Nike, USATF Sign 23-Year Extension Illinois Athletics, Nike Unveil New Look Harper Stars In New Gatorade Ad Marketplace Roundup Foot Locker Ad Puts Lillard In Spotlight Blues Ink Four Postseason Presenting Sponsors Bubba Likely To See Sponsorships Grow Marketplace Roundup Adidas Signs Lillard To Massive Shoe Deal Ian Darke Featured In ESPN World Cup Spot
Upcoming Conferences and Events
SBD/January 20, 2011/Marketing and Sponsorship
Bad Fashion At Australian Open Continues To Be A Hot Topic
Published January 20, 2011
EVERYONE'S A CRITIC: FANHOUSE.com's Greg Couch wrote Williams' Australian Open dresses are "not good designs," and they "don't even look good on her." Couch: "You just don't create a crafts project, wear it and call it a success." It is "becoming an event now to see what Williams is going to wear, moreso than how she's going to play." Couch: "What is she suddenly trying to stand out for? ... Maybe this is a last gasp to define herself? Or maybe it's about the power and courage to make loud statements, to tell the world she knows she has arrived" (FANHOUSE.com, 1/19). In London, Mark Hodgkinson wrote the "yellow lattice and rainbow print confection" Venus wore for her second-round match appeared to suggest that she is "turning into the Lady Gaga of tennis, dressing with the intent to shock, delight and horrify the sport's chattering classes." In the "three hours that Williams was on court, she was offending everyone's eyes" (TELEGRAPH.co.uk, 1/19).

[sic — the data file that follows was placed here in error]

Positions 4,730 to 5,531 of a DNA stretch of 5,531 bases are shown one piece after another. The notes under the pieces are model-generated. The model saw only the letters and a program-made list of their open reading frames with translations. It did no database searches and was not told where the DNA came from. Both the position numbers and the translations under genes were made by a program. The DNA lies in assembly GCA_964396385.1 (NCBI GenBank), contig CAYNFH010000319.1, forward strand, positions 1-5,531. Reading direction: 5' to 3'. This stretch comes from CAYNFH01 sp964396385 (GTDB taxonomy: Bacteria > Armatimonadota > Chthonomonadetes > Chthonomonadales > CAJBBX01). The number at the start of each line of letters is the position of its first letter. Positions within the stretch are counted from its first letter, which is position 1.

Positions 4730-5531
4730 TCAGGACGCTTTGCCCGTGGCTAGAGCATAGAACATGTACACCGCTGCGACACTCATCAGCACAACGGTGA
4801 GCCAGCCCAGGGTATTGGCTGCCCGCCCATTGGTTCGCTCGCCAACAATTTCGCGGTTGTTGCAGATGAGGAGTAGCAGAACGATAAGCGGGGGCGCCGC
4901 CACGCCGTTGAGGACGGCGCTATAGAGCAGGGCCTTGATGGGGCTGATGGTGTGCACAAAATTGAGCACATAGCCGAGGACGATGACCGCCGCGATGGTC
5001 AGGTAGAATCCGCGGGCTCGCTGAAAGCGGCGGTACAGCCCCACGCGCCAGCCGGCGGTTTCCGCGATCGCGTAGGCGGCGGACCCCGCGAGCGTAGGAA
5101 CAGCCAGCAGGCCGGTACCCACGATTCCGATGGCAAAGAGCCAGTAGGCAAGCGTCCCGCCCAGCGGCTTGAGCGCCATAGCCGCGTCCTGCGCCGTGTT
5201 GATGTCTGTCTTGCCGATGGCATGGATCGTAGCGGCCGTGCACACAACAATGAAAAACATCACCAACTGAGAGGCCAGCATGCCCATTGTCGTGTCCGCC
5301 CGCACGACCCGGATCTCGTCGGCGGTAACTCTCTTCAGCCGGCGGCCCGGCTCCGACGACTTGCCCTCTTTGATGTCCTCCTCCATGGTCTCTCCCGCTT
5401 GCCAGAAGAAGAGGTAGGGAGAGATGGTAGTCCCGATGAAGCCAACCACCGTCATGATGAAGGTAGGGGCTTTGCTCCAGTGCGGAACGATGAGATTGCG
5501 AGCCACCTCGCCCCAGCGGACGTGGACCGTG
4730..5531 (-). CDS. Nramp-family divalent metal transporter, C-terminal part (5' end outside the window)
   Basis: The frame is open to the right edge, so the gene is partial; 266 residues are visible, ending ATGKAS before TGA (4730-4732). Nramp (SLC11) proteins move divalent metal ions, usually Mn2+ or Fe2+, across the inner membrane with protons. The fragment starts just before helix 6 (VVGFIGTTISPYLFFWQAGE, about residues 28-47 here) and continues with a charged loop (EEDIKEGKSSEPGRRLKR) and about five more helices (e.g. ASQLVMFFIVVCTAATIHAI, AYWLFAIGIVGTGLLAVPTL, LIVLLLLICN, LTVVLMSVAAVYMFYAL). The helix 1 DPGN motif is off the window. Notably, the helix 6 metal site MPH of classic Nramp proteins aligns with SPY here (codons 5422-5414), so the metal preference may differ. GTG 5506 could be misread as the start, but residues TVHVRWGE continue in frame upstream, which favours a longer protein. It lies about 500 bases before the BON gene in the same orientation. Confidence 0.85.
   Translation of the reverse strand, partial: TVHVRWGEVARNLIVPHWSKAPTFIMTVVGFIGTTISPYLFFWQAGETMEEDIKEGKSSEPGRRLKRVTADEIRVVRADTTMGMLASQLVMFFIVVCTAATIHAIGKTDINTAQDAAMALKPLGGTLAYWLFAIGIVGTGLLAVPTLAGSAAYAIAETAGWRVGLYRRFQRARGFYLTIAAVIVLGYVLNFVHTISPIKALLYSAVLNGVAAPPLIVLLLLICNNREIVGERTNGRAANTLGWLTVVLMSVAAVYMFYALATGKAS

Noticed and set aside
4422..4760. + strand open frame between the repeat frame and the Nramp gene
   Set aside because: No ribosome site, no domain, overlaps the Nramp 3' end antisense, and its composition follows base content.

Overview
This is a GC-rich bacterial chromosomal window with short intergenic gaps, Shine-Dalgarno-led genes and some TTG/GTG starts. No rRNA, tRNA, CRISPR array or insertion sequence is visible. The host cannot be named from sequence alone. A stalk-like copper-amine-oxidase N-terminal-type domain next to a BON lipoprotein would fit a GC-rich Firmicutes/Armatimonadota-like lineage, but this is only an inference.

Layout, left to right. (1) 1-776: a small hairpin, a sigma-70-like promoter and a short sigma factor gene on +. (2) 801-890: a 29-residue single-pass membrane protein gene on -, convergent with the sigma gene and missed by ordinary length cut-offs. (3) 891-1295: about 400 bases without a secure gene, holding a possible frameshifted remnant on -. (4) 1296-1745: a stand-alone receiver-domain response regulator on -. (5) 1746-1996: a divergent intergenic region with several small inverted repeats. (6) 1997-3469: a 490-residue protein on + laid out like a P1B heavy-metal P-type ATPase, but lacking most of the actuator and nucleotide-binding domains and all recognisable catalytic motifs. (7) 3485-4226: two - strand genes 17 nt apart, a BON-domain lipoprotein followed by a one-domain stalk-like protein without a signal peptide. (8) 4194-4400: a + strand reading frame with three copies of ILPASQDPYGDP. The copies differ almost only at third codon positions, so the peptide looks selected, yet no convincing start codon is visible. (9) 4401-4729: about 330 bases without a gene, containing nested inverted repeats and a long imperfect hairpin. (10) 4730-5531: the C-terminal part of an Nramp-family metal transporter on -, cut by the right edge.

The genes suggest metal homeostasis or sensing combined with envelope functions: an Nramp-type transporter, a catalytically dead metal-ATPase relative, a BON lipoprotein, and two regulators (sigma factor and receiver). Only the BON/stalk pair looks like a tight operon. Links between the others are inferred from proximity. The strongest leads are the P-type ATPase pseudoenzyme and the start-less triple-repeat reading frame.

MORE CRIMES AGAINST FASHION: TENNIS.com's Richard Pagliaro wrote Fernando Verdasco "fuses the good looks of a fashion model with what looks like a style choice that Sponge Bob would wear to a rave." It is "as if an artist's rendition of a MapQuest route was retraced on the front of his pink shirt in magic marker." David Nalbandian "looked like a thickened candy cane in his white Yonex shirt with red swirls" during his first-round match at the Australian Open. And Caroline Wozniacki "continues to experience fashion growing pains in her latest Stella McCartney-designed dress." While the "bottom of the ballerina dress flows fluidly, as if designed for dance, the top looks oddly unfinished, as if the sheer side panels that promote the pop of orange in the bra beneath weren’t fully completed" (TENNIS.com, 1/19).